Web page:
Wednesday, November 27, 2013

Moore About Good vs. Evil

My first memory of James Bond was sometime in the early '90s, before Pierce Brosnan stepped into 007's iconic tuxedo. There was an all-day marathon of Bond films on TV, and I unwittingly stopped to watch as Roger Moore was involved in a ski chase at the beginning of The Spy Who Loved Me. At the scene's climax, Moore went sailing off a cliff. I held my breath as I watched him fall for what seemed like forever. When a parachute finally opened and the iconic 007 music started playing, I was hooked!

Roger Moore as James Bond
Roger Moore played James Bond, 007,
in 007 movies between 1973 and 1985
I probably watched 3 or 4 Bond films that day, and in the years that followed, I went on to collect the series on VHS and eventually DVD. I've also read most of Ian Fleming's original books, and find them fascinating. And you may recall that I wrote a post last year, "007 Lessons from 007's 007th Adventure", based on Sean Connery's 1971 appearance in Diamonds Are Forever.

The Connery films are my favorites, but I've found something to like in almost every movie in the series. Today, I'd like to zero in on a few things I noticed in a recent viewing of Roger Moore's 1979 entry, Moonraker.

Of course, James Bond has never made a great role model for Christian living, but as I illustrated before, Bond films still have a lot to say about the struggle between good and evil.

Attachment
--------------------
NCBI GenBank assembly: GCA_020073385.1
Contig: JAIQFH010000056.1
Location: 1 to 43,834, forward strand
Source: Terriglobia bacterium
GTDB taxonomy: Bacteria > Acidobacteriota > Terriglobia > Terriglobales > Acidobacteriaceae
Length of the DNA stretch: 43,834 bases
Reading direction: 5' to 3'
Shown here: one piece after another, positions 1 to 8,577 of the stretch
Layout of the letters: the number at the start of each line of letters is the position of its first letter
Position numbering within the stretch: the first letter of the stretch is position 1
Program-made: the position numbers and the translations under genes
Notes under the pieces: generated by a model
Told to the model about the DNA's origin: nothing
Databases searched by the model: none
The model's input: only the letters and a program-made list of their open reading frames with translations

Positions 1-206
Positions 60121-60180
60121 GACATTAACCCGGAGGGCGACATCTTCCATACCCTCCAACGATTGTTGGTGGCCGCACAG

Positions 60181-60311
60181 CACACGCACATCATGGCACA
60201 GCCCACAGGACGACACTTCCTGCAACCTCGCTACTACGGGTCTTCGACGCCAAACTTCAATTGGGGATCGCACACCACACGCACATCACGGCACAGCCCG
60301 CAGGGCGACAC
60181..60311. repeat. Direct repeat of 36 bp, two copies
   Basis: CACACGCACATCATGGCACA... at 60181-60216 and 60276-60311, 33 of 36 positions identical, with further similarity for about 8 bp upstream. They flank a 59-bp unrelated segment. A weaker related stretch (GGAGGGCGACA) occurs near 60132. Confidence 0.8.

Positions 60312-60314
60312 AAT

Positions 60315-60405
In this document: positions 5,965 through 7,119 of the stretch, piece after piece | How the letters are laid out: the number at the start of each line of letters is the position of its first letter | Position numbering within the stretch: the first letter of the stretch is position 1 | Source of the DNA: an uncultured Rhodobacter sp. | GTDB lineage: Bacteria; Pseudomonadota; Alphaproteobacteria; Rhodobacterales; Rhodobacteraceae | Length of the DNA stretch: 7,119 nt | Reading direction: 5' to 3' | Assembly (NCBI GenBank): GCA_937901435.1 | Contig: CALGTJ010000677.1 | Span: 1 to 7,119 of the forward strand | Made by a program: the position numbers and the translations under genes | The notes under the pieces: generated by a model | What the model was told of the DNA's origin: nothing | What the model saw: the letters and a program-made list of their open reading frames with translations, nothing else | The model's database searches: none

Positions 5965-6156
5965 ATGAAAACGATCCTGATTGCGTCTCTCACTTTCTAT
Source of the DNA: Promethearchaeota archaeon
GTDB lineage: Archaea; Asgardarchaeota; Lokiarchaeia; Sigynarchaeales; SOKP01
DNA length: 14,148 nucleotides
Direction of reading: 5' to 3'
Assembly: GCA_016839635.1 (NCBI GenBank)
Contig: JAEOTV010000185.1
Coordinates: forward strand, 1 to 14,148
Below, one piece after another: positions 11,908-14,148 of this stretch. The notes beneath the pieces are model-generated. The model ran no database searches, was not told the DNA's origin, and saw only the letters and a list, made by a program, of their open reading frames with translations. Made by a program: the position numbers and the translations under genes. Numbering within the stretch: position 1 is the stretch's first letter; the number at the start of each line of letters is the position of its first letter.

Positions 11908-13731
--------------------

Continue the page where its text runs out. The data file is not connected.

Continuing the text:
Tuesday, November 12, 2013

Looking for Closure...

If you read my post last year about lessons from James Bond, you know that I've always been a fan of spy stories. Well, recently I went back and started watching Burn Notice from the beginning, and I'm happy to say I've gotten Amber hooked on the show in the process!

Jeffrey Donovan is Michael Weston
in USA's Burn Notice
For those who don't know, Burn Notice was a show on the USA Network about a spy named Michael Weston who gets "burned", which is to say that he's black-listed - kicked out of the spy game. Forced to stay in Miami, FL, until his burn notice is lifted, Michael is trying to find out who burned him so he can clear his name and get his job back. In the meantime, he has to make money to survive, so Michael does what Michael does best, and he puts his spying skills to work (with the aid of friends and family) to help others escape all the dangerous situations they get themselves into. Though there's still a little bit of language and a lot of violence, Michael is not a womanizing alcoholic like James Bond. Instead, he comes off as a good-hearted guy who happens to have the knowledge and skills to know how to handle problems that come up. Part of the show's appeal is that while you're watching, Michael narrates the story, explaining the logic behind his moves from a spy's point-of-view.

For the first 4 seasons, Michael tries and tries to prove himself until, at the beginning of Season 5, the CIA trusts him enough to let him be part of a team tracking down the covert organization responsible for getting him burned in the first place.

"At last," Michael thinks, "I'll get to find out why this all had to happen!"

But we don't always get all the answers we're looking for...